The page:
Saturday, September 7, 2019

Tango Music Essay Example | Topics and Well Written Essays - 1750 words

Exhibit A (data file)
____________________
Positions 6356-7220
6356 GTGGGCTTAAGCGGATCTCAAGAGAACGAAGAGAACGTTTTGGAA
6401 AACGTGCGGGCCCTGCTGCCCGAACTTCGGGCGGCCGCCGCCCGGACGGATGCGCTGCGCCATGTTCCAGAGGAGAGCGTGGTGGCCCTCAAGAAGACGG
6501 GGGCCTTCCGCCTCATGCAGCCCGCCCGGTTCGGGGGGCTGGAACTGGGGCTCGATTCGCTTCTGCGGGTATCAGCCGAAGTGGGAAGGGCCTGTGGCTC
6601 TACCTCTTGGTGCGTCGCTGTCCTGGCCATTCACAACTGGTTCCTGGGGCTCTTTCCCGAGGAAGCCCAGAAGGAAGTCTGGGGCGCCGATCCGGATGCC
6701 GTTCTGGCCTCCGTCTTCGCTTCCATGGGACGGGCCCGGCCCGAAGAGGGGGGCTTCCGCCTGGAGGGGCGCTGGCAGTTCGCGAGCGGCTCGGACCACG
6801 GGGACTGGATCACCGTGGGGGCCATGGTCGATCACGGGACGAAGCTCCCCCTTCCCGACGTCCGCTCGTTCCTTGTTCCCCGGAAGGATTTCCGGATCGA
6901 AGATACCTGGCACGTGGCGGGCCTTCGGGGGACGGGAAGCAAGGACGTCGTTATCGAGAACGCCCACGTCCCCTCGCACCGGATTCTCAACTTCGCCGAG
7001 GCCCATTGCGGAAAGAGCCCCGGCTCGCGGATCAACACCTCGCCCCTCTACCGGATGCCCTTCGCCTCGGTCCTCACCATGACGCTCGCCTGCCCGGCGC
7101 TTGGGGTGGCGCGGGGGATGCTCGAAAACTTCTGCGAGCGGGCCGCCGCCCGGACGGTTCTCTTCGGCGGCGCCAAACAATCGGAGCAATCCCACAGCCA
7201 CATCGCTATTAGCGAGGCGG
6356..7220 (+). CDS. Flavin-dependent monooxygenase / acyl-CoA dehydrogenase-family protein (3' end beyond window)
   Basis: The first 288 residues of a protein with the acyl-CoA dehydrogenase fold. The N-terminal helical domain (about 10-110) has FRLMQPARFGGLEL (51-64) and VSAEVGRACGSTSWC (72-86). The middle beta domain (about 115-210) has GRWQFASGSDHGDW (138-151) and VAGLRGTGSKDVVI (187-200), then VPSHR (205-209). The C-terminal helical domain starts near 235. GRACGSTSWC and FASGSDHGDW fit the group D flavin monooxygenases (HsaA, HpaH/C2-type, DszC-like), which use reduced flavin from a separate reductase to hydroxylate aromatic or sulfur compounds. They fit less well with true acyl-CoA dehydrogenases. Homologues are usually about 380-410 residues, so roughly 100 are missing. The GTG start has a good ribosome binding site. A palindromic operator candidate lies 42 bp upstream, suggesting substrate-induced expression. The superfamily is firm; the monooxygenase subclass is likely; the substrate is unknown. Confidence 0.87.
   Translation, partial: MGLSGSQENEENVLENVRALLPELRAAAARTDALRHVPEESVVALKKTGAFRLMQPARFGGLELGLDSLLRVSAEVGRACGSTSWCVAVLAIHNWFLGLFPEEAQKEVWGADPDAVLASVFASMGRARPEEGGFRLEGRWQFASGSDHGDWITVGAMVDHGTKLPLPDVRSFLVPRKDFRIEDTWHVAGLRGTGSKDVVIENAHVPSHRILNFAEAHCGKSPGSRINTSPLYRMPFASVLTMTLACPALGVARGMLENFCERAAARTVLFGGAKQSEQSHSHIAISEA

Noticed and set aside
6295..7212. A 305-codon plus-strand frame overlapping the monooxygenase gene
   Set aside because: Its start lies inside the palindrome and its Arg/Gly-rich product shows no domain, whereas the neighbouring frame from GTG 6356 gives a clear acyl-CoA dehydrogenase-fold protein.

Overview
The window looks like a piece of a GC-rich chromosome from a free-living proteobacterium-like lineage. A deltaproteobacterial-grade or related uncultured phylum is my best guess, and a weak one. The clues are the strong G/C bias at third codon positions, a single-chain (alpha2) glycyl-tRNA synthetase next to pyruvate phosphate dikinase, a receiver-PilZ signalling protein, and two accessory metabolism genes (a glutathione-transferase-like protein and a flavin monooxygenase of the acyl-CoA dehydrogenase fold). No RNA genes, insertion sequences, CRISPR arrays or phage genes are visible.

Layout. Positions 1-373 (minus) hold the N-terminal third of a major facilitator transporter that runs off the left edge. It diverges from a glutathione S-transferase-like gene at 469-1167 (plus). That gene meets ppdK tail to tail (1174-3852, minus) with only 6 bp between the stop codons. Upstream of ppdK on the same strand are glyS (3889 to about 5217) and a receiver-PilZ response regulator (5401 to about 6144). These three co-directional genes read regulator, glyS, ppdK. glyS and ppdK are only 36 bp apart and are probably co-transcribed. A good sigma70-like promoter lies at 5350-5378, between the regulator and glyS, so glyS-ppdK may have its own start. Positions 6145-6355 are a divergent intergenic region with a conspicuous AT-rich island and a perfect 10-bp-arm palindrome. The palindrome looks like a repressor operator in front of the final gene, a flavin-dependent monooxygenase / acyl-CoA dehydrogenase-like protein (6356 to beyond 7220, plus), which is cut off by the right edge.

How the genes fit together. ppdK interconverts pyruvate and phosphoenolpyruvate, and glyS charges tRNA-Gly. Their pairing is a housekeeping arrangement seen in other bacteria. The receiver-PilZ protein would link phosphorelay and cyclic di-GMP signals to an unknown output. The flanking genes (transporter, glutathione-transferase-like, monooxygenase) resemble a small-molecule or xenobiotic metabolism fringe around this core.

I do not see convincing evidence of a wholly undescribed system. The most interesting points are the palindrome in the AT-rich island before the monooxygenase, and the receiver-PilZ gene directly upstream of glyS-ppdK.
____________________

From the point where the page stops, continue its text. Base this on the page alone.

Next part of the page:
Tango Music - Essay Example And that, of course, was my mistake. He wasn't dancing the rhythm of the music. He was dancing the phrase." The Tango is Argentina's cultural and national contribution to the European world. It has come to show the soul and personality of Latin style. The music emphasizes themes of passion and desire, despair and loneliness, jealousy, and its spiritual and emotional dance moves are memorable for their pictures of intertwined limbs and Latin machismo. There are differing points of view on the origins of the word tango but all researchers agree that it was used in America to help gathering of the black population for social aims. Jorge Novati in "Antologia del Tango Rioplatense" carries these meetings to the late 18th century in Buenos Aires. Alejo Carpentier in "La Musica en Cuba" says that the tango was in Cuba also. Around 1880, in the gambling houses and bars, lonely men spent time drinking, socializing, gambling, and looking for a little romance in the company of women of bad repute, trying to step to the music. This gave rise to the new dance, tango. This proximity of the bodies in public was considered to be impossible and scandalous. The black population in America used and adapted European forms for their entertainment, tradition and rituals. That is why the music and choreographic was transformed by the addition of rhythms and some other elements which were typical for African culture music and dance. One of the most influential genres in the rise and finding its individuality of the early tango was the Cuban habanera. Using the materials of historian and writer Alejo Carpentier, the habanera developed in Cuba from the mixture of African rhythmic influences and the French contredanse. The habanera became a real sensation and was transported back into Spain, where it was known as tango Americano. The habanera came to Buenos Aires in the late 19th century and became very popular there. Musicologist Jorge Novati, who continued the work of Carlos Vega, tells us, that the habanera had two versions: very popular and lascivious and another, more decent, which existed in late 19th century Buenos Aires. The popular version was danced by the African-American population at their gatherings, called tangos. The more acceptable version, meanwhile, was danced in the salons. By the last decades of the 19th century, a distinct dance form of dance was developed, which gathered the inventions of the Afro-Argentines: the corte and quebrada. The corte refers to a sudden stop in the general walk of the dance. During this stop the dancers would show different figures that added to a new vocabulary of dance. The quebrada was an undulation of the hips, and gave erotic character to the dance. It became so popular that it start to influence musicians, they start to incorporate different rhythmic variations into their own music. The music they played was a mix of European popular dance forms, such as the mazurka and schottische, habaneras, and milongas. According to Novati, the milonga had a short but productive existence in Buenos Aires, and is the ancestor of the early tango (tango criollo). It was really a rural poetic form but in the later version it resembled the rhythmic patterns of the habanera and became the main part in the birth of Argentine Tango. Musicians started gathering their repertoire and the first composers of Spanish-tinged tango-milonga and gaucho-influenced

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